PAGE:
Polymorphism in the Prelude

Mateusz Kowalczyk fuuzetsu at fuuzetsu.co.uk
Tue Jun 24 10:42:32 UTC 2014

On 06/18/2014 09:04 PM, Daniel Gorín wrote:
> On 18 Jun 2014, at 12:09, Yitzchak Gale <gale at sefer.org> wrote:
>> Richard Eisenberg wrote:
>>> Having lots of polymorphism in the Prelude is great, but for two problems:
>>> 1) It's very confusing to novices.
>>> 2) In the case of using Control.Category definitions: kind-polymorphism is
>>> not portable
>>> I wish to ignore (2) for now, as it's a smaller concern given that it
>>> affects only a portion of the proposed changes.
>> In my opinion, Richard missed the most important reason:
>> 3) Gratuitous polymorphism makes code much less readable
>>  and much costlier to maintain, usually for almost no gain.
> The crucial problem for me would be:
> 4) Instance-based APIs are currently very difficult to  discover.
> Just to name a few examples of useful but hidden functions:
> - looking at the Haddock for Data.Maybe, it is very hard to find:
>     forM :: Monad m => Maybe a -> (a -> m b) -> m (Maybe b)
> - looking at the Haddock for Data.Either, it is *impossible* to discover:
>     (+++) :: (a -> a') -> (b -> b') -> Either a b -> Either a’ b’
> - looking at the Haddock for Data.Tuple, it is *impossible* to discover:
>    (***) :: (a -> a’) -> (b -> b’) -> (a,b) -> (a’,b’)
> - looking at the Haddock for Data.Map , it is hard to spot:
>    sequenceA_ :: Applicative f => Map a (f b) -> f ()
> It helps if one knows in advance what Foldable, Traversable or Arrow are, but it is
> easier to  understand a generalization if you were first exposed to concrete cases.
> So whenever we replace a concrete function by a typeclass-based generalization,
> we hurt the available documentation and make the learning curve even steeper.
> This is perhaps “just” a tooling problem that could be solved by haddock in some
> way, but until then it is my main concern with these proposals.

Regarding Haddock doing something:

Do you have anything specific in mind here? At first I was just going to
dismiss this as wishful thinking but perhaps we could actually do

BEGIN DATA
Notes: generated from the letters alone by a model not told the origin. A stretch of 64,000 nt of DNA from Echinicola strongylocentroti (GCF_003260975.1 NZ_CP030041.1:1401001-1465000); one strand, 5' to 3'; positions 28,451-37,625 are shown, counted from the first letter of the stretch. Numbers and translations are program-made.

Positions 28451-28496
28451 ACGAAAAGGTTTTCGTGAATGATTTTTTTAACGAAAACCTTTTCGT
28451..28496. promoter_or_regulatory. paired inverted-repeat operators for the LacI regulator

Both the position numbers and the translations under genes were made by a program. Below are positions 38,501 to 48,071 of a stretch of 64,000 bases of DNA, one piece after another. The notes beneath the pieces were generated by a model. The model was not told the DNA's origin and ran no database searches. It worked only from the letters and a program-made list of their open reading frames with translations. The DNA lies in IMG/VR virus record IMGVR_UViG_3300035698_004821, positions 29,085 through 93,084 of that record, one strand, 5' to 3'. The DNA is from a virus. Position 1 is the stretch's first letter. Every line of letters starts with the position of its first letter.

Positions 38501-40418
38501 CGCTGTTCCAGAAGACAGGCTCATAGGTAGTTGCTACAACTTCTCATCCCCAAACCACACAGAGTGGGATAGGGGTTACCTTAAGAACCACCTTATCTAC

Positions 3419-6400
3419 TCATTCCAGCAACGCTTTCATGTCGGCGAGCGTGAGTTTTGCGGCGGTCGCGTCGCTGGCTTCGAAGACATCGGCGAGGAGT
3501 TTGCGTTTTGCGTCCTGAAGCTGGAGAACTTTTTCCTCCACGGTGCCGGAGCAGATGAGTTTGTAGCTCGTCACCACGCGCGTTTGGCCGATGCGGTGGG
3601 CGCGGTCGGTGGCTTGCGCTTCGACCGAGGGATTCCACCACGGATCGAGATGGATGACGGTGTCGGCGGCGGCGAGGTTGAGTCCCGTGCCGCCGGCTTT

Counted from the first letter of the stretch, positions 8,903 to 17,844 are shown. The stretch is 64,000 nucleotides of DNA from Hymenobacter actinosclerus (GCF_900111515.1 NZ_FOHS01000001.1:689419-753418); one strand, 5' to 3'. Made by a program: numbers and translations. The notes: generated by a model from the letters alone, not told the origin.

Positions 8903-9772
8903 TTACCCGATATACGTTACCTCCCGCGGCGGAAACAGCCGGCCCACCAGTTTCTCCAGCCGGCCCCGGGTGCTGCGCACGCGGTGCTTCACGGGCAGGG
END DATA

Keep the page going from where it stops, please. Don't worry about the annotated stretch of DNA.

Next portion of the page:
something about this.

Maybe we could provide ‘alternative’ signatures which would make types
more specific with some (which? all of known ones?) instances.


fmap :: Functor f => (a -> b) -> f a -> f b

knowing that Maybe and [] and (Either c) are all instance of Functor,
maybe there could be an option to show extra signatures such as

fmap :: (a -> b) -> Maybe a -> Maybe b
fmap :: (a -> b) -> [a] -> [b]
fmap :: (a -> b) -> Either c a -> Either c b

Is this what you had in mind? I thought lambdabot on IRC was able to do
this but after asking around, it seems I was mistaken.

I can certainly see its usefulness but it seems tricky to implement:

Which instances to use? Should a user be able to say which instances
should show in docs and if yes, how? How to implement this in the
back-end? How should it look to the user? A something that is a stretch
would be allowing the user to specify what ‘f’ was on the page and have
it perform syntax substitution but that seems less useful: more user
work and if they are going to do that then they might as well load it up
into GHCi.

If this isn't what you meant then I'd be interested to hear. A much
easier way of course is to simply document some example instances. I
think pipes does something like this as you can see at [1]. The downside
of course is that it's not automated, has to be manually kept up to date
and the implementer might not have thought about a particular instance
you want to see.

[1]: https://hackage.haskell.org/package/pipes-4.1.2/docs/Pipes.html#v:for

> Daniel
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Mateusz K.

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